To say Chinese stocks have endured a volatile period in recent months is perhaps the financial market understatement of the year. Up until June 12 they were on an unbelievable tear, rising more than 150% in just 12 months on the back of new account openings, cheerleading from the government and, as a consequence of both, increased margin debt used to purchase stocks. It all seemed too good to be true.
Then, almost as quickly as they went up, stocks started to fall. One day after the next, it seemed that the benchmark Shanghai Composite was suffering another muti-percentage decline. As the losses mounted, so too did the number of investors who were losing on their trades, particularly those who leveraged up using debt to facilitate their share purchases. Many investors – particularly those with limited experience in markets and little education – were learning the hard way that leverage in the stock market can magnify both gains and losses.
Between June 12 to August 26, the Shanghai Composite lost 45% from peak to trough. Many other smaller indices, brimming with small cap stocks, suffered declines of an even greater magnitude. It was a bloodbath, especially for leveraged investors.
After an unprecedented volley of measures to stop the markets losses from the government – including banning some investors from selling, forcing some state-backed bodies to buy, postponing IPO listings, limiting the ability to short sell and even arresting those who were deemed to have sold “maliciously” – the government eventually got its way. The market began to recover.
Slowly but surely, it began to move higher. Almost by stealth, the extreme losses quickly turned to massive gains. From its August 26 nadir, the benchmark Shanghai Composite index rallied 26% over just 45 trading sessions.
It’s been a breathtaking rally, and one that has been built upon familiar shaky foundations – margin debt.
Yes, despite some horror stories about investors losing a bucketload of money on the back of margin calls, investors, yet again, a levering up in anticipation of further market gains.
As the chart below shows, supplied by Macquarie Bank’s equity research team of Matthew Smith, Steve Zeng and Patrick Dai, outstanding margin debt over stocks is yet again increasing after the massive unwind seen during the September quarter this year.
“Brokerage margin positions in China managed a comeback in October, rising by RMB124 billion, or 14% MoM,” the trio wrote in a research note released last week.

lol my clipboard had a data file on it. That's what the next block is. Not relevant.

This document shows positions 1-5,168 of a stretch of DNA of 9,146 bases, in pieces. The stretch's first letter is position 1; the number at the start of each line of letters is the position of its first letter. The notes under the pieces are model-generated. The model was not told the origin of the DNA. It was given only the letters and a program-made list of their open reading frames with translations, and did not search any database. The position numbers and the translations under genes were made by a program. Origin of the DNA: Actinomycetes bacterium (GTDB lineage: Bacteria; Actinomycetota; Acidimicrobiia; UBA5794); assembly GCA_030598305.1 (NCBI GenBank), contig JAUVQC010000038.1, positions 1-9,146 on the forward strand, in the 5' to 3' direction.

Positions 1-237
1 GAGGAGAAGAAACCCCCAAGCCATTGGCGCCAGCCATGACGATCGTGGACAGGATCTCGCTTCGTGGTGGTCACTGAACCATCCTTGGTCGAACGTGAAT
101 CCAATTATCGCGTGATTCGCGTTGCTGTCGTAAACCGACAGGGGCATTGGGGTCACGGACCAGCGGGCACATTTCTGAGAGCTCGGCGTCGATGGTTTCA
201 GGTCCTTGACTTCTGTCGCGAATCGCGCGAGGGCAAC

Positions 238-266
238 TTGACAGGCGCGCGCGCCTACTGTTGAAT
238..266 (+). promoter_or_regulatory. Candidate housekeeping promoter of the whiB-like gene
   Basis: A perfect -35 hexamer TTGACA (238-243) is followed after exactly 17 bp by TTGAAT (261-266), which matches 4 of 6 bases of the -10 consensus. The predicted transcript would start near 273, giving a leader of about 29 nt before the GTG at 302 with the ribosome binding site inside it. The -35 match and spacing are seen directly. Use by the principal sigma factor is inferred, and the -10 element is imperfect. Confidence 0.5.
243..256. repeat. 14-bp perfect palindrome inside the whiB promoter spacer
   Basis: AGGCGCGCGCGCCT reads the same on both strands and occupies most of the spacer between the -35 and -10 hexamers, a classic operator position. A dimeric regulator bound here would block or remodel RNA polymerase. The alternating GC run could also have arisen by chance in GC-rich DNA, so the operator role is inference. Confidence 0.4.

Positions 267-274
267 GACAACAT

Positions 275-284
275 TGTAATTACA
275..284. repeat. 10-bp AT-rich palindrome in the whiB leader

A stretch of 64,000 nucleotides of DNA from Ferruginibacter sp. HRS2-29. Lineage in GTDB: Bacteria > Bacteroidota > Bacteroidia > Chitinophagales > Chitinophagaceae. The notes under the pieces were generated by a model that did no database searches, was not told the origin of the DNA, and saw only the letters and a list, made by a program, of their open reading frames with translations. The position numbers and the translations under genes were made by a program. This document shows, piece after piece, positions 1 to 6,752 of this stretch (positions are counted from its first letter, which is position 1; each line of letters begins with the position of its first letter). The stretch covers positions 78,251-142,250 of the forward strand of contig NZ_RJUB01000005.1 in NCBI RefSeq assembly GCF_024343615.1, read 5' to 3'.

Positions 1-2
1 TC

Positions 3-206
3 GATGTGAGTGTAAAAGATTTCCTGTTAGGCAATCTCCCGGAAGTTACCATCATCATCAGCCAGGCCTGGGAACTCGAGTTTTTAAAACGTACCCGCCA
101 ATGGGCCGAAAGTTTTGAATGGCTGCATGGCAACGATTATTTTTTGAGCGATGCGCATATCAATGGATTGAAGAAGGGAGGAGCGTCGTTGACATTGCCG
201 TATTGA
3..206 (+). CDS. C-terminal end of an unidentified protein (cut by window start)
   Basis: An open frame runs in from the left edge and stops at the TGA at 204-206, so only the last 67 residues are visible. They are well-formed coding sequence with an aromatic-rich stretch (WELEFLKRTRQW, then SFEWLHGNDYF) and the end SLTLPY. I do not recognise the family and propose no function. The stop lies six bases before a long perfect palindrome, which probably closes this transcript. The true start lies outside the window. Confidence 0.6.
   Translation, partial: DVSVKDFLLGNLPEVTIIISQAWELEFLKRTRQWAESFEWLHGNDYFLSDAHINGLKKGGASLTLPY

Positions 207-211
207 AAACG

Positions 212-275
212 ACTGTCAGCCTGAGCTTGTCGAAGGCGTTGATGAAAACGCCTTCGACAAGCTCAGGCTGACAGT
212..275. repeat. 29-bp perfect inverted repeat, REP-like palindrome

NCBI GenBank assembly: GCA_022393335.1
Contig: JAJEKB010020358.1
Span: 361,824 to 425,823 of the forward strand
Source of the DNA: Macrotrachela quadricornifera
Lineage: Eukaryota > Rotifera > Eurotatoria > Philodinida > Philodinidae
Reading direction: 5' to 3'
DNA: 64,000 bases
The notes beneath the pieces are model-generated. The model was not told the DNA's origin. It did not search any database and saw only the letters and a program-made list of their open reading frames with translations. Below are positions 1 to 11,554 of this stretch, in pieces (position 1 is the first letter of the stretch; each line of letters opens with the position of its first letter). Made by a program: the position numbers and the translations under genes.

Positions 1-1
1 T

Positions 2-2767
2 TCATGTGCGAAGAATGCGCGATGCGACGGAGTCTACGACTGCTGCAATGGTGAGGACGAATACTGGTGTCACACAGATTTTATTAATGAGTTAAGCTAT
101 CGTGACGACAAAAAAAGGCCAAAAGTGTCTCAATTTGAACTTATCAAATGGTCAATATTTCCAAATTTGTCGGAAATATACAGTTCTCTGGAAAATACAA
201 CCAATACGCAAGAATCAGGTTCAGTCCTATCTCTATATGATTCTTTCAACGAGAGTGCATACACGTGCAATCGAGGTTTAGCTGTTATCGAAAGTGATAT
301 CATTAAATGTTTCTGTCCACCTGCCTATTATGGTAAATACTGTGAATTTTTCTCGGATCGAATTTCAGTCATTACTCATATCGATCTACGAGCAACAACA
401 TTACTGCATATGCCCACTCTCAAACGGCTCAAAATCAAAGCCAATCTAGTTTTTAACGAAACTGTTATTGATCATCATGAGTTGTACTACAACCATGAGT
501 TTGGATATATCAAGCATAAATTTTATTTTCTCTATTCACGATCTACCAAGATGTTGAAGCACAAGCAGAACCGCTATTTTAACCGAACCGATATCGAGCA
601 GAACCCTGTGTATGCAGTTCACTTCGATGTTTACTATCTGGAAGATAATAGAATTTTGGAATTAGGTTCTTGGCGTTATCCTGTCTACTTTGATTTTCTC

“The increase pales in comparison to the huge sequential increases of March-June, but they are nonetheless remarkable considering they come on the heels of the 3Q15 crash, when margin positions fell 60% from a RMB2.3 trillion mid-June peak to just RMB900 billion at end- September.
Looking at the chart of the Shanghai Composite over the same time period, it is clear that the movements in the index are eerily similar to those seen in outstanding margin debt levels.
With margin debt and stocks pushing higher in unison, the question many are now asking is whether the trend can continue. While they admit that anticipating future stock market movements based on margin positioning is “truly a mug’s game”, Smith, Zeng and Dai believe that the answer is yes.
“We should know by now that trying to anticipate results on margin flows is truly a mug’s game. However, we’re still playing,” the trio wrote.
“Our sense – based on a relatively positive view on China’s macro, the historical tendency for an end-of-year rally, and good old-fashioned (but often wrong) gut feel – is that markets are likely to continue heading higher into year-end and the trend is likely to also be reflected in margin positions which we now think will push higher too.”
While Macquarie are optimistic on the short-term outlook for stocks, whether the gains can continue beyond that timeframe is questionable. As this chart from the bank outlines below, margin debt as a percentage of the free float market capitalisation currently sits at 5.6%, a still-elevated level even with the recent correction in both outstanding margin debt and the overall stock market.
It’s remains a highly-speculative, highly-leveraged market, and one that is dominated by short term thinking from investors. Throw in PE ratios that sit at incredibly elevated levels and deteriorating economic fundamentals and it’s clear that while momentum looks strong, the fundamentals underpinning the rally are not.
As Michael Every, head of financial markets research at Rabobank in Hong Kong, told Bloomberg last month, while fundamentals can be ignored for considerable periods of time, they always win out in the end.
“It’s greed and short-term memory loss,” Every told Bloomberg. “The fundamentals stink, and they always win out in the end. Equities are still over-priced everywhere.”
Chinese stocks resume trade at 12.30pm AEDT. On Friday the benchmark Shanghai Composite index closed at 3,590.03, a gain of near 2%.